Thursday, August 12, 2010

Why we should always read skeptically

Today's cribbed Game & Fish press release carries an object lesson in the reliability of self-generated news stories and why newspapers have to investigate stories carefully if they are to maintain their own credibility.

Back in the "Getting Out" section we find "Central figure in Macho B incident to pay $8,000 fine," slugged "Special to the Courier", by which we understand that the Courier got it whole and ran it unedited, i.e. a press release. In it we find the Game and Fish Commission fining the guy who originally trapped the last jaguar in AZ and revoking his game privileges for a "prohibited take," meaning he baited and intentionally trapped the animal illegally while working as a contractor on a Game & Fish cougar study. He also drew five years' probation and a $1,000 fine in criminal court.

Comparing this end-of-the-legal-road story with the first report on the incident back in February '09 is illuminating. In that press release, carried here, Game & Fish wrote that "The male cat was incidentally captured" by the department during the study -- by accident, in other words. They collared him and released him, but recaptured him after his movements seemed wrong, diagnosed him with terminal kidney failure and killed him, setting off a small but firm national wave of outrage. News stories like this focused on that decision and how it was reached, but generally glossed over the original capture, which no cat-owner will deny very likely precipitated the health problem (if there was one) and the cat's death.

The outrageous inaccuracy of the agency's first release, whether intentional, mistaken or just sloppy, should raise hackles in the Governor's office and red flags in every newsroom. For readers, when you see "Special to the Courier," you should read it as "Unsubstantiated Happy Talk and Lies." For the editors, I'd recommend you quit running press releases as news without checking them. No serious news organization does this. If you must carry them, label them properly and protect yourself from what's in them, because readers tend to assume you're actually doing your job.

Casserly: Prescott a microcosm of health care's future

I've been watching the recently-recurring column of JJ Casserly for a little while to get a bead on where this " longtime newsman and author" is coming from. From traces left on the Net, he ghostwrote an autobiography of Barry Goldwater in the '80s, apparently worked for the Republic for a while, and claims to have covered the Vatican "for years."

JJ's pieces have been more or less innocuous till now, but today he steps over the line into right-wing scare propaganda with this piece on Medicare.

JJ parrots Republican talking points designed to frighten you about health-care reform. The "no one has read it" canard is a quick tipoff for anyone paying attention to the slant here.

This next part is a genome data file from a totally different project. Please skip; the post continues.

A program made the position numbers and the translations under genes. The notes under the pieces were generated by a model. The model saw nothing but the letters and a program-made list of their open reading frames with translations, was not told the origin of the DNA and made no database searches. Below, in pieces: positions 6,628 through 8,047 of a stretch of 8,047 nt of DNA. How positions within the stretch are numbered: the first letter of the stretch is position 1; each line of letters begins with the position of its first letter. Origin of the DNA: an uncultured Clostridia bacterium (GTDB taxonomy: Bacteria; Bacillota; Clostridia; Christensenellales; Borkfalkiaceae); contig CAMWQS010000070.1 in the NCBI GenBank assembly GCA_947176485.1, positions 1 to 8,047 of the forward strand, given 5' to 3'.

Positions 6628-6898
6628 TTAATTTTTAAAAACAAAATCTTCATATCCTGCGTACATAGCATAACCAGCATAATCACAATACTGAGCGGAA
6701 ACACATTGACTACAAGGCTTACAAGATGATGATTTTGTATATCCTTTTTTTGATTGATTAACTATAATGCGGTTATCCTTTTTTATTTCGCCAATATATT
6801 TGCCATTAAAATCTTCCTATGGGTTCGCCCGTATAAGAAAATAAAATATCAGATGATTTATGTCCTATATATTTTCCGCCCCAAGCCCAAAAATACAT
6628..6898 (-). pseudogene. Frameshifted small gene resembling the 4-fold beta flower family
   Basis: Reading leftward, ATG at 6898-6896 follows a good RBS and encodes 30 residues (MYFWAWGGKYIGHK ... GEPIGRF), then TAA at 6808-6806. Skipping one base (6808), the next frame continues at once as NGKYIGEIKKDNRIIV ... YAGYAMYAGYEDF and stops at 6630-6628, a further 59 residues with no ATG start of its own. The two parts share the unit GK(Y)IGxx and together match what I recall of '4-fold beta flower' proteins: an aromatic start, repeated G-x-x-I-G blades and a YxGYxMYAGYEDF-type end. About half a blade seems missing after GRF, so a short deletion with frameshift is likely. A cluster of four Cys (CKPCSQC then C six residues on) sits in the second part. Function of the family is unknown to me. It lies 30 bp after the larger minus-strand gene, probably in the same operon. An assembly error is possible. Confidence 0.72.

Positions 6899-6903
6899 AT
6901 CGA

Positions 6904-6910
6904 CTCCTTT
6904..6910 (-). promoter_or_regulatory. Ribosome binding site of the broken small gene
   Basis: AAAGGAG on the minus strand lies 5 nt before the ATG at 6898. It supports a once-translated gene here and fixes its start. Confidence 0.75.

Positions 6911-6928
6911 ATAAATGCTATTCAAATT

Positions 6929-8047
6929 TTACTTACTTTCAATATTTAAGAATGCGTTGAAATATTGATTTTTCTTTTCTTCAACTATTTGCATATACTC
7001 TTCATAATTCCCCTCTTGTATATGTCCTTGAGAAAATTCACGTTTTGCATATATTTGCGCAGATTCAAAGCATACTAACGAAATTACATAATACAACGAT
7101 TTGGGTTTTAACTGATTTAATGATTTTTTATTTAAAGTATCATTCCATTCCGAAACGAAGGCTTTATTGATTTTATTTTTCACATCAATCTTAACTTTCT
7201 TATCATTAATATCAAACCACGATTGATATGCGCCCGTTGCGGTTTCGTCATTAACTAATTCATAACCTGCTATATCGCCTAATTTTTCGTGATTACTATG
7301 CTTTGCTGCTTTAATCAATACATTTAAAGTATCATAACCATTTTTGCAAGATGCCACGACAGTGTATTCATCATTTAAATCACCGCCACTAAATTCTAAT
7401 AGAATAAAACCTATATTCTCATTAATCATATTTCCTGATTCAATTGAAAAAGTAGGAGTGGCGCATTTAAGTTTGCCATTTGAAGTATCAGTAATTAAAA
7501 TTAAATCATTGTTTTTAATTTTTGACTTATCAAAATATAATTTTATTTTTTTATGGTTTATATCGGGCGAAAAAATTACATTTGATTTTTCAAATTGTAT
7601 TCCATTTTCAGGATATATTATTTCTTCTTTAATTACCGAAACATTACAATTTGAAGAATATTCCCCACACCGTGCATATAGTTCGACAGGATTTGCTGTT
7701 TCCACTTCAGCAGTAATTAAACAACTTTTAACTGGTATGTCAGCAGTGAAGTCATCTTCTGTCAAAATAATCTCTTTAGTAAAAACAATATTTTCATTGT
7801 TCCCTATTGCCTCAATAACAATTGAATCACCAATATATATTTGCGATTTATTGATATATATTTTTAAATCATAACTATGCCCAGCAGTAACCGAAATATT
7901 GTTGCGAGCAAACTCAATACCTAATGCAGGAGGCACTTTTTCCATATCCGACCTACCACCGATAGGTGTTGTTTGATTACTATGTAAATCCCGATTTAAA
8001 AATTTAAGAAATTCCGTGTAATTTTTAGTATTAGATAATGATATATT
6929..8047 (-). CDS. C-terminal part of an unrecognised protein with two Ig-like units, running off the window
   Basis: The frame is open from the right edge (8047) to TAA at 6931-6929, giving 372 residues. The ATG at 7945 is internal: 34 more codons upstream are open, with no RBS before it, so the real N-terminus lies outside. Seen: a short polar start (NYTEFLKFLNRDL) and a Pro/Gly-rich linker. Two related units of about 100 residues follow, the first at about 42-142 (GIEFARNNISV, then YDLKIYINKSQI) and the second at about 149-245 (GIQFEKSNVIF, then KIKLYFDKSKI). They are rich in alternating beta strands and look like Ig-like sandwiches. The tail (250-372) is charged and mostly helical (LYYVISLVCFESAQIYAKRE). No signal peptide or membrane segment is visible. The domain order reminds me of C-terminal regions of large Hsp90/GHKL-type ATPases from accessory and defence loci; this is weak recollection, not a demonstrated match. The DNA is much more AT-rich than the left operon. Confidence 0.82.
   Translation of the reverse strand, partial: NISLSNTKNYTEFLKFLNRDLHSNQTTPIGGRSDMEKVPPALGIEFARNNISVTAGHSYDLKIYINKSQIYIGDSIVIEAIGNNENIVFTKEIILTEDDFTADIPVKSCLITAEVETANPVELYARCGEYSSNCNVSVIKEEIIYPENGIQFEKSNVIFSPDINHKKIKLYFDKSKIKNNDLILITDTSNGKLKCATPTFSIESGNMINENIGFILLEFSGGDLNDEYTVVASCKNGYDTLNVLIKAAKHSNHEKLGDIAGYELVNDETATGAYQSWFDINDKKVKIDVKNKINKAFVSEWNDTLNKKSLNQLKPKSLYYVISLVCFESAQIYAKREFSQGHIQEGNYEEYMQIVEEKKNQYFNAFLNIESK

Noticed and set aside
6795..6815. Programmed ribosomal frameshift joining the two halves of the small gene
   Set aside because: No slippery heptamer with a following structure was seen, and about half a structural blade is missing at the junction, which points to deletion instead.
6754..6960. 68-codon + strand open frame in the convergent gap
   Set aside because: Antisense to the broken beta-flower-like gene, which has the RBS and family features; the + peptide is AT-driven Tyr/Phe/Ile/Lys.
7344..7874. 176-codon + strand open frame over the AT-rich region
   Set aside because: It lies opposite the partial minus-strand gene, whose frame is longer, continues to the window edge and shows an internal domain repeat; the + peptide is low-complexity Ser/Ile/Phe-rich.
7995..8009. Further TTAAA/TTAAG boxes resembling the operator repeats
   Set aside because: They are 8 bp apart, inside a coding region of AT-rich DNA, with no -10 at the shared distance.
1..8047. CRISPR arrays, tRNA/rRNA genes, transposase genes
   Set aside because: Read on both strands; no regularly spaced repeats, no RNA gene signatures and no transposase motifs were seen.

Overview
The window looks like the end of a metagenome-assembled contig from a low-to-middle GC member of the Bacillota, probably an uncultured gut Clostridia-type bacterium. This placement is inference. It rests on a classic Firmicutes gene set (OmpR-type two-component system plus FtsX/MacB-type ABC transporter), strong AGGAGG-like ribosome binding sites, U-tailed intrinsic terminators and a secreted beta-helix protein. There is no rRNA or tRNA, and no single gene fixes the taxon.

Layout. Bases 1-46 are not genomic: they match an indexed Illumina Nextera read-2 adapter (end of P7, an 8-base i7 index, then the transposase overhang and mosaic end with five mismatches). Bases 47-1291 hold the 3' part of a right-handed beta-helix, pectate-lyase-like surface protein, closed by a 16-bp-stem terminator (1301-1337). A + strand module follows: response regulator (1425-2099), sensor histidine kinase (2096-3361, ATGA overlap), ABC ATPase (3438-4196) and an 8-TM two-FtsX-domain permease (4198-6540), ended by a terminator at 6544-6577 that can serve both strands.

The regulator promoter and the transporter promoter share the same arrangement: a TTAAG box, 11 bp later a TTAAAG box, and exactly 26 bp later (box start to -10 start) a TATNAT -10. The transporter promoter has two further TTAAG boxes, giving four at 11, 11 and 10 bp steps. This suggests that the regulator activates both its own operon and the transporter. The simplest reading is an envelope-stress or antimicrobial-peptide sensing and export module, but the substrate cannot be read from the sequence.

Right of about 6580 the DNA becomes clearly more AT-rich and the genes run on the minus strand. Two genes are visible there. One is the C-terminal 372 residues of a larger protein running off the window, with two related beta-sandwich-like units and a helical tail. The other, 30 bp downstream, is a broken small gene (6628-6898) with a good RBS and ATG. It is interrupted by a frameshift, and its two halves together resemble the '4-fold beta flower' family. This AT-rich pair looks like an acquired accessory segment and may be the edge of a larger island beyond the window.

He leads off with "the Obama administration will cut present Medicare payments by $529 billion." This is a lie. JJ knows that when he writes "Medicare payments," most readers will think it means "payments to doctors for my care." The $529 billion figure (in reality, about $500 billion) is a ten-year goal for cost savings in Medicare by reducing fraud, abuse and inefficiencies within this gargantuan program. $200 billion of that will come relatively quickly with elimination of Medicare Advantage, a Bush-era program designed to line the already fat pockets of the HMOs we all hate. The legislation specifically forbids reduction of benefits to achieve that goal.

"Health experts say it will be impossible to get the massive enterprise up and running within a year or two," says Casserly -- yup, and that's why most of its benefits don't begin before 2014. I expect he's quoting experts who are in favor of the new system, even advising the administration. But he's flipped the implication to support his thesis. This makes it a lie.

JJ quotes Barnett saying, "What the feds will do is create greater rationing of dollars, cutting their payments to doctors and hospitals. That will ration care," indicating that he does not know what's in the legislation in terms of legal language or intent. What's true is that the system -- not yet operating, remember -- requires that Medicare maintain benefit levels. Notice also that he doesn't touch on the influence of varying state laws and policies on how to distribute Medicare funds. We're seeing lots of problems now because state legislators are raiding the cookie jar, and unraveling that will be a broader challenge than implementing the Affordable Care Act.

Probably the most egregious violation of journalistic ethics comes with this: "Barnett is concerned about the latitude that the Department of Health and Human Services will have in interpreting the new law. Bureaucrats will have absolute power in many health decisions. Just how fair and balanced they may be is open to question." This and a later graf evoke the "death panels" lie, and its the big lie. In point of simple fact, the system will allow no legal interference or influence by the bureaucracy on doctor-patient decisions. That's a problem created by HMOs, and an important part of what the new law is designed to fix.

JJ even tosses the phony illegal-immigration bomb. I'm sorely disappointed that the Courier has brought on yet another regular columnist who has so little respect for his readers that he'll lie and cheat to convince readers to vote his way. Shame on him, and shame on the editors.